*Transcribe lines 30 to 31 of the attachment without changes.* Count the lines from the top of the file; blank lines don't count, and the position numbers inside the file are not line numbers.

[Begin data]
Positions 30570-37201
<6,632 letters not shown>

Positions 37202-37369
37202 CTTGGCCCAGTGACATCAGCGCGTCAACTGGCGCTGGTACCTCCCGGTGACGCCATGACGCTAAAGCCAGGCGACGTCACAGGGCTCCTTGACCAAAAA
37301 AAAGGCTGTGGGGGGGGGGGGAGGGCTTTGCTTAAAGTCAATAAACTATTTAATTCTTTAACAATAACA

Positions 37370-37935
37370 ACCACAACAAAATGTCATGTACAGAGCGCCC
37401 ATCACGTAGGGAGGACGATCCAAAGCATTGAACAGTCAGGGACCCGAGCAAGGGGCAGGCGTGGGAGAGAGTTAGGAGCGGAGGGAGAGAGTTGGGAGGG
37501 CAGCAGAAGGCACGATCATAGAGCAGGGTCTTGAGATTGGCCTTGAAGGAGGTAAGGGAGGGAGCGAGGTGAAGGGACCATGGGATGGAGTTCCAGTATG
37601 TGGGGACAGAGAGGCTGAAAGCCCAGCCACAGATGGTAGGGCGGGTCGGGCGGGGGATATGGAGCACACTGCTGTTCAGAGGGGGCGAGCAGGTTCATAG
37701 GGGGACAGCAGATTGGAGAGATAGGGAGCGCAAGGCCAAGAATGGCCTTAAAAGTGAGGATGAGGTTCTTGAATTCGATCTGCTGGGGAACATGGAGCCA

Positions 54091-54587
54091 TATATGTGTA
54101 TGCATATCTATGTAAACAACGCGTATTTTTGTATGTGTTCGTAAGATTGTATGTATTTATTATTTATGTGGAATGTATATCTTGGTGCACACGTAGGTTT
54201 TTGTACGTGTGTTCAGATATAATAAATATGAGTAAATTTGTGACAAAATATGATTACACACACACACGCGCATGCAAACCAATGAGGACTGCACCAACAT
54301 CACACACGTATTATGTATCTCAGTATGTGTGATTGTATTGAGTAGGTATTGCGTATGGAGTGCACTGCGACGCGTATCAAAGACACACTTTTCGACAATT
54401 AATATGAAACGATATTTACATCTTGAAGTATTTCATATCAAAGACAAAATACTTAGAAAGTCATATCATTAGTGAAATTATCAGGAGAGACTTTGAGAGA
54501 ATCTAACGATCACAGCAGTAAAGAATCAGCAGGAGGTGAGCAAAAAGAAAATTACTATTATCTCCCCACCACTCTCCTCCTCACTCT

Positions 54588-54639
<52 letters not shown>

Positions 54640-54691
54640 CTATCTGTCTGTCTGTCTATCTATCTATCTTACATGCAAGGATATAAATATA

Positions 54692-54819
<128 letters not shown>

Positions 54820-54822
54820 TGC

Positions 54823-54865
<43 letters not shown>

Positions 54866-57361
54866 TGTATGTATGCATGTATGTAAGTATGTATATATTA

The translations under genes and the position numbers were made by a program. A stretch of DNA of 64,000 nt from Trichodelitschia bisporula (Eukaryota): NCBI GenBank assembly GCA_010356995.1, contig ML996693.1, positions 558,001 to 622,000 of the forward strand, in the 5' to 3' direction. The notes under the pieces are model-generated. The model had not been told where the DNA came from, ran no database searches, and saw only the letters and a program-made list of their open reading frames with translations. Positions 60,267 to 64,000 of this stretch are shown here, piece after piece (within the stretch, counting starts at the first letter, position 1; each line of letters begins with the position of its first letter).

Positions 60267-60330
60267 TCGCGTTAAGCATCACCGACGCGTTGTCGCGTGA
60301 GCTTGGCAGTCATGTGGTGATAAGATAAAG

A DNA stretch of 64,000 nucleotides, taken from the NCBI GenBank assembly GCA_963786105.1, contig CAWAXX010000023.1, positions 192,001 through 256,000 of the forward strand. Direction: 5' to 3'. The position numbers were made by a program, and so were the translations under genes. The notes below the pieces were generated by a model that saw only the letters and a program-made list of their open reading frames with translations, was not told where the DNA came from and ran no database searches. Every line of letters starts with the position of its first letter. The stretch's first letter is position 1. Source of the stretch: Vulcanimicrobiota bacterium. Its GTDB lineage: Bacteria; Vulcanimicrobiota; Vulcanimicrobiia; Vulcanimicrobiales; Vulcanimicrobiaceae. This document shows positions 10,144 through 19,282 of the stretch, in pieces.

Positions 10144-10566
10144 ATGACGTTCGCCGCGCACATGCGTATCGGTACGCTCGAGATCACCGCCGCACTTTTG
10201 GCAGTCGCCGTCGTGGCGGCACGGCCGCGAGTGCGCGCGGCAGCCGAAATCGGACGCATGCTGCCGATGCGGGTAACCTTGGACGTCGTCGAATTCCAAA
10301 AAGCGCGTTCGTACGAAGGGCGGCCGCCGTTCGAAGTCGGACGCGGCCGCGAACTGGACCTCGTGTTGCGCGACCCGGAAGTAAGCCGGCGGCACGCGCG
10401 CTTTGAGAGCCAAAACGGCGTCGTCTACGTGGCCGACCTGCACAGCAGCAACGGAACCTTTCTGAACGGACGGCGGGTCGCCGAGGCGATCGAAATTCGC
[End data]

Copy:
54866 TGTATGTATGCATGTATGTAAGTATGTATATATTA

The translations under genes and the position numbers were made by a program. A stretch of DNA of 64,000 nt from Trichodelitschia bisporula (Eukaryota): NCBI GenBank assembly GCA_010356995.1, contig ML996693.1, positions 558,001 to 622,000 of the forward strand, in the 5' to 3' direction. The notes under the pieces are model-generated. The model had not been told where the DNA came from, ran no database searches, and saw only the letters and a program-made list of their open reading frames with translations. Positions 60,267 to 64,000 of this stretch are shown here, piece after piece (within the stretch, counting starts at the first letter, position 1; each line of letters begins with the position of its first letter).